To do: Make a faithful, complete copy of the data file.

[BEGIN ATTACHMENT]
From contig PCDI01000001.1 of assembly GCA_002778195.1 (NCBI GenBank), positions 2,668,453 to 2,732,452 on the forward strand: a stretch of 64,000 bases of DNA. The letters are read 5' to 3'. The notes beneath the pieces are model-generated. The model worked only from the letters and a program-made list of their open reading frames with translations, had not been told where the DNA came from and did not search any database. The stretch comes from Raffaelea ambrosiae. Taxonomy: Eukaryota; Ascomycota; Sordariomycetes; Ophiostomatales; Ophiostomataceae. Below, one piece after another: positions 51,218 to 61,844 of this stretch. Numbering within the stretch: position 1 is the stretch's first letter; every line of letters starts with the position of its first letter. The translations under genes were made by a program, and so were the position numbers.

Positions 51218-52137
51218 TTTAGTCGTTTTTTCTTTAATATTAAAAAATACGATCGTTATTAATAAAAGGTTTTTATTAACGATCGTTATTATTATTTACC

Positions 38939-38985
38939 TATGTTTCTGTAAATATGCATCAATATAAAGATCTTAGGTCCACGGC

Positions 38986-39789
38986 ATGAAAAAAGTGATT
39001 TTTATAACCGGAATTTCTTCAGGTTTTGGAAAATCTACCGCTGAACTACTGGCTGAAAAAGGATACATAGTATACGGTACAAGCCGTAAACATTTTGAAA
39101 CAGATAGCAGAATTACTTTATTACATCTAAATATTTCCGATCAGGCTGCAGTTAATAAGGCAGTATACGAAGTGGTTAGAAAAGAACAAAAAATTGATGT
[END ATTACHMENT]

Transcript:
From contig PCDI01000001.1 of assembly GCA_002778195.1 (NCBI GenBank), positions 2,668,453 to 2,732,452 on the forward strand: a stretch of 64,000 bases of DNA. The letters are read 5' to 3'. The notes beneath the pieces are model-generated. The model worked only from the letters and a program-made list of their open reading frames with translations, had not been told where the DNA came from and did not search any database. The stretch comes from Raffaelea ambrosiae. Taxonomy: Eukaryota; Ascomycota; Sordariomycetes; Ophiostomatales; Ophiostomataceae. Below, one piece after another: positions 51,218 to 61,844 of this stretch. Numbering within the stretch: position 1 is the stretch's first letter; every line of letters starts with the position of its first letter. The translations under genes were made by a program, and so were the position numbers.

Positions 51218-52137
51218 TTTAGTCGTTTTTTCTTTAATATTAAAAAATACGATCGTTATTAATAAAAGGTTTTTATTAACGATCGTTATTATTATTTACC

Positions 38939-38985
38939 TATGTTTCTGTAAATATGCATCAATATAAAGATCTTAGGTCCACGGC

Positions 38986-39789
38986 ATGAAAAAAGTGATT
39001 TTTATAACCGGAATTTCTTCAGGTTTTGGAAAATCTACCGCTGAACTACTGGCTGAAAAAGGATACATAGTATACGGTACAAGCCGTAAACATTTTGAAA
39101 CAGATAGCAGAATTACTTTATTACATCTAAATATTTCCGATCAGGCTGCAGTTAATAAGGCAGTATACGAAGTGGTTAGAAAAGAACAAAAAATTGATGT